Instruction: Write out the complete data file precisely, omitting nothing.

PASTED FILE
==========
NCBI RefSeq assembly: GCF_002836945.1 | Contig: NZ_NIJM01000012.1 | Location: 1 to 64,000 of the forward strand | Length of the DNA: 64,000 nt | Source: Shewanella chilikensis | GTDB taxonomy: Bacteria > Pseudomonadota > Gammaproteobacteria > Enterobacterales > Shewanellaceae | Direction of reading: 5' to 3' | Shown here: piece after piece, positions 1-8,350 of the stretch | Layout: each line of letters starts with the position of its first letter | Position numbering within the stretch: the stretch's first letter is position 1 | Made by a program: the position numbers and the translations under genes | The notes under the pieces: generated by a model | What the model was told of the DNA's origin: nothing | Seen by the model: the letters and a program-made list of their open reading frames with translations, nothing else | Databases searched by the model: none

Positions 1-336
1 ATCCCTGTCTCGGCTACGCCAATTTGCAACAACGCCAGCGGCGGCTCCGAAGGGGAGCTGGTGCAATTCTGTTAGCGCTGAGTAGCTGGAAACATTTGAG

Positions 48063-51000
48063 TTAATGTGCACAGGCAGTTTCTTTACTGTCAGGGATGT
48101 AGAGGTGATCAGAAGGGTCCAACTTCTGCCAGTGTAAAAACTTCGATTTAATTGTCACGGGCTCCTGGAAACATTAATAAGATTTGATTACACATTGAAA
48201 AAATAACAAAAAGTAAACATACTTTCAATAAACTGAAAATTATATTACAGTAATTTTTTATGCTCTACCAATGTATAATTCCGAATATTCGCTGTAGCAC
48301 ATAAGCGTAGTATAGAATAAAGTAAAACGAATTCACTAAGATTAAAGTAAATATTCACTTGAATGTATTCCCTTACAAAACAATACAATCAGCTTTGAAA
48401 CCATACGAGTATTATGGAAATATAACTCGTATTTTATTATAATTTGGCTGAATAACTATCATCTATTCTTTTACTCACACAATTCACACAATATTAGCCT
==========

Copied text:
NCBI RefSeq assembly: GCF_002836945.1 | Contig: NZ_NIJM01000012.1 | Location: 1 to 64,000 of the forward strand | Length of the DNA: 64,000 nt | Source: Shewanella chilikensis | GTDB taxonomy: Bacteria > Pseudomonadota > Gammaproteobacteria > Enterobacterales > Shewanellaceae | Direction of reading: 5' to 3' | Shown here: piece after piece, positions 1-8,350 of the stretch | Layout: each line of letters starts with the position of its first letter | Position numbering within the stretch: the stretch's first letter is position 1 | Made by a program: the position numbers and the translations under genes | The notes under the pieces: generated by a model | What the model was told of the DNA's origin: nothing | Seen by the model: the letters and a program-made list of their open reading frames with translations, nothing else | Databases searched by the model: none

Positions 1-336
1 ATCCCTGTCTCGGCTACGCCAATTTGCAACAACGCCAGCGGCGGCTCCGAAGGGGAGCTGGTGCAATTCTGTTAGCGCTGAGTAGCTGGAAACATTTGAG

Positions 48063-51000
48063 TTAATGTGCACAGGCAGTTTCTTTACTGTCAGGGATGT
48101 AGAGGTGATCAGAAGGGTCCAACTTCTGCCAGTGTAAAAACTTCGATTTAATTGTCACGGGCTCCTGGAAACATTAATAAGATTTGATTACACATTGAAA
48201 AAATAACAAAAAGTAAACATACTTTCAATAAACTGAAAATTATATTACAGTAATTTTTTATGCTCTACCAATGTATAATTCCGAATATTCGCTGTAGCAC
48301 ATAAGCGTAGTATAGAATAAAGTAAAACGAATTCACTAAGATTAAAGTAAATATTCACTTGAATGTATTCCCTTACAAAACAATACAATCAGCTTTGAAA
48401 CCATACGAGTATTATGGAAATATAACTCGTATTTTATTATAATTTGGCTGAATAACTATCATCTATTCTTTTACTCACACAATTCACACAATATTAGCCT